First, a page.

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Margin, mark-up, and cost of sales

In this article we are going to talk about mark-up, margins, what they are and their differences. A mark-up is an amount that is added to the cost of a product or service. This can be expressed as a percentage or dollar figure. A margin determines how much something is as a percentage of (most commonly) sales. For instance, gross profit margin looks at what percentage gross profit is of sales. Net profit margin works out what percentage net profit is of sales. The formulas for both look as follows:


Markup


A business purchases widget A for $10 and sells it for $25.


As a percentage = $25 / $10 - 1

= 1.5 or 150%


As a numerical value = $25 - $10

= $15


The business purchases widget B for $12 and sells it for $15.


As a percentage = $15 / %12 - 1

= 0.25 or 25%


As a numerical value = $15 – $12

= $3


Margin


The business sells $1,200,000 of widget A which has cost of sales of $480,000.


Gross profit margin = (1,200,000 – 480,000) / 1,200,000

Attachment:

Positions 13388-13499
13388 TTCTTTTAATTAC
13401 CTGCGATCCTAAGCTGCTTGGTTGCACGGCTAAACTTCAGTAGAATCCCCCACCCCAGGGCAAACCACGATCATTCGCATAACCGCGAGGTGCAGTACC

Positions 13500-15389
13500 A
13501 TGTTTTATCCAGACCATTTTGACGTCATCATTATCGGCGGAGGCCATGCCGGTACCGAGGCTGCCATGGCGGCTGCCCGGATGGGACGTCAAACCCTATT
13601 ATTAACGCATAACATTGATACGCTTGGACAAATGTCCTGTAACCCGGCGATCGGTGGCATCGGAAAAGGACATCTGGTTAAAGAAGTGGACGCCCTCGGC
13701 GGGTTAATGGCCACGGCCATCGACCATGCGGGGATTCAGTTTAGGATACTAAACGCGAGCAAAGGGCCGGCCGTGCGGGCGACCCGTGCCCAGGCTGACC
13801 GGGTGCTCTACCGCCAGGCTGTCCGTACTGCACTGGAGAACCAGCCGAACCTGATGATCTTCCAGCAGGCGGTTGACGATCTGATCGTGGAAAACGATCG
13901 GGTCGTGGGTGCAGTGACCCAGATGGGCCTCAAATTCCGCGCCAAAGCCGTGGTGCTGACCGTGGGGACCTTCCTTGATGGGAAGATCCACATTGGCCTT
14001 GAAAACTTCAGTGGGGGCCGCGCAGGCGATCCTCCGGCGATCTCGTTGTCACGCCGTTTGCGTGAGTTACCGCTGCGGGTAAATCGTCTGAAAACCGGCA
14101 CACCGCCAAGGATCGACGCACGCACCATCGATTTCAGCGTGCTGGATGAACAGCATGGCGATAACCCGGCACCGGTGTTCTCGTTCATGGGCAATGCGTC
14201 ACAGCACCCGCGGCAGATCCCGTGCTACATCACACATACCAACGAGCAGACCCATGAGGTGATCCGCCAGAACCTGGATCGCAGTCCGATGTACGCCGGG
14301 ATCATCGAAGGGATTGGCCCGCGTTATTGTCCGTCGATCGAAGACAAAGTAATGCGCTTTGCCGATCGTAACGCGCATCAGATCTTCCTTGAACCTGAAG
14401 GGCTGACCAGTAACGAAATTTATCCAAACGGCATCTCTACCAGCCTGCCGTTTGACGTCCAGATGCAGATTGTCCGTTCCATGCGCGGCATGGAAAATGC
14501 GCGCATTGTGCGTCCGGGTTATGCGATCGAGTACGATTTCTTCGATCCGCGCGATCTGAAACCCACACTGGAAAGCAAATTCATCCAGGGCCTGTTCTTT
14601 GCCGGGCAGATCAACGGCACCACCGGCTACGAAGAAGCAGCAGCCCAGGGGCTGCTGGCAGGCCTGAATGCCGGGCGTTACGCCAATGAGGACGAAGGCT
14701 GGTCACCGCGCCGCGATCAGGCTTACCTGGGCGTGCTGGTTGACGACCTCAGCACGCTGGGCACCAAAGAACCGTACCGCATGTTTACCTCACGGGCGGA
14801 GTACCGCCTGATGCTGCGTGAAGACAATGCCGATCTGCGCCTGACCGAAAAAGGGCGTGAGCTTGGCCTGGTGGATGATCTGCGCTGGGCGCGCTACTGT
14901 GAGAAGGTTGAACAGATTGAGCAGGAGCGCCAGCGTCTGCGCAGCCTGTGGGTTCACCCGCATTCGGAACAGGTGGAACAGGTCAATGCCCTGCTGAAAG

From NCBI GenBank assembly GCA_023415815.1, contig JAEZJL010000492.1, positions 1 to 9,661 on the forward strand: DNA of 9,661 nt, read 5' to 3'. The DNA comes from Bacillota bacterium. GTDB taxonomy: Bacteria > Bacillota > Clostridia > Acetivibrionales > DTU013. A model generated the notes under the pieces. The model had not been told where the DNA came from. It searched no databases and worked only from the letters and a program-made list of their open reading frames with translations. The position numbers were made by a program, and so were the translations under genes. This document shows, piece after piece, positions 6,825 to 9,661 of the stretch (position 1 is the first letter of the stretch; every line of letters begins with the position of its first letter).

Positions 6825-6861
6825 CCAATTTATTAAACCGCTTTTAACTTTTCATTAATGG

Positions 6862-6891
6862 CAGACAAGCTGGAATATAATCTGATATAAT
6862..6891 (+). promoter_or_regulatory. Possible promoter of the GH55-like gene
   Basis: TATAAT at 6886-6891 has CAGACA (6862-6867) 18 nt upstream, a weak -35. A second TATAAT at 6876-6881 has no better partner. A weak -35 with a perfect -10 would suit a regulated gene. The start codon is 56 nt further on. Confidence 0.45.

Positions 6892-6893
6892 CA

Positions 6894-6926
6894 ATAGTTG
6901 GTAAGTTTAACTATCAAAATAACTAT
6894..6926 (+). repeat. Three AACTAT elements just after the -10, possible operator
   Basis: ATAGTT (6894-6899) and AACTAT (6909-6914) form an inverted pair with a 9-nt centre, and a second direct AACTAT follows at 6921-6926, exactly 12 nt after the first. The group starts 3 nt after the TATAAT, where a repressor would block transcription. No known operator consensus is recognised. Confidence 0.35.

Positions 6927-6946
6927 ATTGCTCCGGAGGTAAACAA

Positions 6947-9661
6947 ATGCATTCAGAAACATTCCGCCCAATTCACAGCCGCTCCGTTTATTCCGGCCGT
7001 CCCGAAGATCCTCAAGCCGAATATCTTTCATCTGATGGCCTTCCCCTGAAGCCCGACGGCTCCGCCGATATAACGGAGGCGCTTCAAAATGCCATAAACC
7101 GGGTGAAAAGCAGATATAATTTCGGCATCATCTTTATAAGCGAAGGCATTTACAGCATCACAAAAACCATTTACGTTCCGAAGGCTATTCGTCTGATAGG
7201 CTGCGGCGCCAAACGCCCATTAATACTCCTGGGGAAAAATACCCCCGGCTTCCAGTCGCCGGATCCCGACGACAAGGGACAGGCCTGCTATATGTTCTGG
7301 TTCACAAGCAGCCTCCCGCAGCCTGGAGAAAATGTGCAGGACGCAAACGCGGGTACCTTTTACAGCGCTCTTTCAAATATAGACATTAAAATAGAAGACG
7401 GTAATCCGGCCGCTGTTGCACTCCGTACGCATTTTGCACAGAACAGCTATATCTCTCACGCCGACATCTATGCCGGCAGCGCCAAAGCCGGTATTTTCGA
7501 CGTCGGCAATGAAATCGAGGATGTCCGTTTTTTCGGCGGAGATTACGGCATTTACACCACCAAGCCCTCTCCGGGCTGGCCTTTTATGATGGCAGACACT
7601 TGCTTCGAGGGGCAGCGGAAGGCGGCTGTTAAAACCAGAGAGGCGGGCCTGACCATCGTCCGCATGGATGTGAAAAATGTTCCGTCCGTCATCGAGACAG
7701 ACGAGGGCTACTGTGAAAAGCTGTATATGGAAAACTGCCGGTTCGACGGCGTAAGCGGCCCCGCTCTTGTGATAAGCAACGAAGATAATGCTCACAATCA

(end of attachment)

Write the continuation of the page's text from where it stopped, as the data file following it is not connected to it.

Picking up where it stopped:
= 60%


The business sells $900,000 of widget B which has total cost of sales of $720,000


Gross profit margin = (900,000 – 720,000) / 900,000

= 20%


Generally, you want to achieve a higher gross profit margin. This indicates a higher percentage of total sales is attributable to profit versus cost of sales. With mark-up, you want to find a balance between total sales and profit and will be dependent on factors like industry, type of product, location of business, and method of sale. This theory also applies to margins.


Another value which import is important to businesses is cost of sales percentage. This is what percentage of total sales is attributable to the cost of sales. You will notice from the below this is the inverse result of the gross profit margin. It can be calculated using the below formula.


Cost of Sale %


Using the same figures from widget A above:

Cost of sale % = 480,000 / 1,200,000

= 40%


The same for widget B:

Cost of sale % = 720,000 / 900,000

= 80%


In contrast to the gross profit margin, achieving a lower cost of sale percentage indicates that you are able to achieve a higher profit on the sale of your product or service. Like with profit margin, higher profit is a positive indicator. Although, there are instances where this may not be the case. For example, sales may be lower because mark-up or profit margin is too high. Therefore, this sale price may not be competitive with other businesses in this space and hurt total sales and total profit expressed in dollar figures. Again, like with profit margin and mark-up, you want to balance a healthy cost of sales percentage with other factors such as total sales and profit in terms of

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